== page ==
Systems of engagement will revolutionise tech by 2018
11 February 2013 | 0
Smart products, machine-to-machine networks, advanced analytics and software-defined infrastructure are among the top 15 emerging business technology trends to watch, from now through to 2018, according to analyst firm Forrester.
According to analyst Brian Hopkins, the hot technology trends of today, such as mobile, big data and cloud computing, are likely to be run-of-the-mill by 2015. "If you are only looking at these emerging technologies now, you are likely to get smacked in the face when you blink," he wrote in a blog post.
Hopkins divides the technologies that will catalyse business change and innovation over the next five years into four groups – end-user computing, sensors and remote computing, process data management, and infrastructure and application platforms.
Within the end-user computing category, Forrester groups next-generation devices, advanced collaboration and communication technologies, and "systems of engagement," which enable companies to blend contextual data with digital intelligence.
Forrester predicts that, by 2018, the tablet will be the most important computing device for most users. Laptops and desktops will complement the tablet for more intensive creation tasks, while smart phones will remain the compact, multipurpose voice and small-screen device.
Advanced collaboration and communication will become the embedded infrastructure accessed via social applications for business. They will enable organisations and employees to participate in a "marketplace of ideas" from both internal and external sources.
Meanwhile, mobile devices will have highly customised interfaces based on who the user is, what their current situation is, and what the service provider knows about them. These "systems of engagement" will drastically simplifying the customised architectures that were cobbled together in 2012, according to Forrester.
Within the sensors and remote computing category, Forrester points to smart products with built-in technology that allows them to sense, react, and communicate using context-aware computing and analytic data services. In-location positioning and machine-to-machine networks are also highlighted as key technology trends.
By 2018, the analyst firm predicts that the convergence of smart products, analytics, and cloud will increasingly provide real-time, two-way communication between businesses and their customers, products, and services.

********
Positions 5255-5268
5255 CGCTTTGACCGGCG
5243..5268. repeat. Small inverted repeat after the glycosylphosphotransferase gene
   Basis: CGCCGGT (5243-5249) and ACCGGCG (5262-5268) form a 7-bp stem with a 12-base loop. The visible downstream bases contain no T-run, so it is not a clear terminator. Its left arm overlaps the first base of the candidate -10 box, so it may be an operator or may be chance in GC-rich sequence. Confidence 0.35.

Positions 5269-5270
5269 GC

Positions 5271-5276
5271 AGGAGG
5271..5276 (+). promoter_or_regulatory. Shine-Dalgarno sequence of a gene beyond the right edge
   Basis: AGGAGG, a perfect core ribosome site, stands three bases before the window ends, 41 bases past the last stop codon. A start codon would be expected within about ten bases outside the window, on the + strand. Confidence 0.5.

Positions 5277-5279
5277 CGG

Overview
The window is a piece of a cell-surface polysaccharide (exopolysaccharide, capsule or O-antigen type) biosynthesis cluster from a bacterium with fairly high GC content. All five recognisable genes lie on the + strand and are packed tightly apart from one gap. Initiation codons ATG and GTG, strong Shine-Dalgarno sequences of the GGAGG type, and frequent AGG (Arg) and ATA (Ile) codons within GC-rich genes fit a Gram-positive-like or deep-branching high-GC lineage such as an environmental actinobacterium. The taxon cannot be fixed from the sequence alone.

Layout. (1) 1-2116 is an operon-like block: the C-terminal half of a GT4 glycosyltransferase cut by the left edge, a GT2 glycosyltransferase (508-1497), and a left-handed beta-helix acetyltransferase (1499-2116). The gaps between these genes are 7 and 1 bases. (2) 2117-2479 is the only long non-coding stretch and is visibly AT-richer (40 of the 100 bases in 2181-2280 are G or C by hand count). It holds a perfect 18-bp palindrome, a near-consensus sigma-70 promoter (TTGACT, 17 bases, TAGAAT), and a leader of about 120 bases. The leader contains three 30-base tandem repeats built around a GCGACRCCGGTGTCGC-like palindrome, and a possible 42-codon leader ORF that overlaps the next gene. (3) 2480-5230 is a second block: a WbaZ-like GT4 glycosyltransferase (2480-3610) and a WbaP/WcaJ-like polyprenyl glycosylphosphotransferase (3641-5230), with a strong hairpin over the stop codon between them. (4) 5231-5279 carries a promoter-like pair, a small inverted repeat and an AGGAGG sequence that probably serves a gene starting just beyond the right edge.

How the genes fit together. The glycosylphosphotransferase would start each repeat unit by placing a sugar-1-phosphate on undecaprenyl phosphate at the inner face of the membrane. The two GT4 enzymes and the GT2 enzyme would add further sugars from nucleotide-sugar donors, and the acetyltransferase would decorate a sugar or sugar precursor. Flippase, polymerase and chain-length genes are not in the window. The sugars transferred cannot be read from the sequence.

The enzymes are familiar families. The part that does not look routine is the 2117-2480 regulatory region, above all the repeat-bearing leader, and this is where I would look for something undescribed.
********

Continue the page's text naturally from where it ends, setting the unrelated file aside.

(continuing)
This will be supported by high-precision automatic location, which will be embedded in virtually any device that includes a wireless connection, and M2M technologies, which will be the catalyst for realising a range of potential revenue opportunities from the Internet of Things.
Within process data management, Forrester highlights smart process applications – which are designed to support processes that are people-intensive, highly variable, loosely structured, and subject to frequent change – as well as advanced analytics, pervasive BI and process and data cloud services as emerging technology trends.
Firms will use artificial intelligence and cognitive computing to automate the development of predictive models and advanced analytics on big data platforms, and a new class of BI solutions will emerge, capable of running on operational data in real-time and combining it with petascale unstructured data for deep analytics.
Finally, infrastructure and application platforms, including big data platforms, breakthrough storage and compute, software-defi¬ned infrastructure, cloud application frameworks and new identity and trust models, will all be key components of the data centre of the future.
Big data platforms will replace enterprise data warehouses built on relational databases as the heart of analytic and BI technology platforms, data centres will be designed around cooling systems that use ambient air, and OpenFlow will evolve to enable flexible orchestration across the network.
Meanwhile, the private cloud "pipe dream" will fade as firms realise that it’s simply not economical and public cloud is a reality they have to face. Hybrids will be the norm for large enterprises, and enterprise applications running on pure public cloud will not be uncommon.
"Emerging digital technologies are a primary driver of business evolution and disruption. Firms are grappling with an accelerating pace of business change while also trying to make IT simpler and more cost effective," said Hopkins in his report.
"Amid these forces, savvy enterprise architects, IT strategists, and business technology leaders are constantly peering into the future to recognise the next big technology thing in time to make good investment decisions."
The full report is available here.
IDG News Service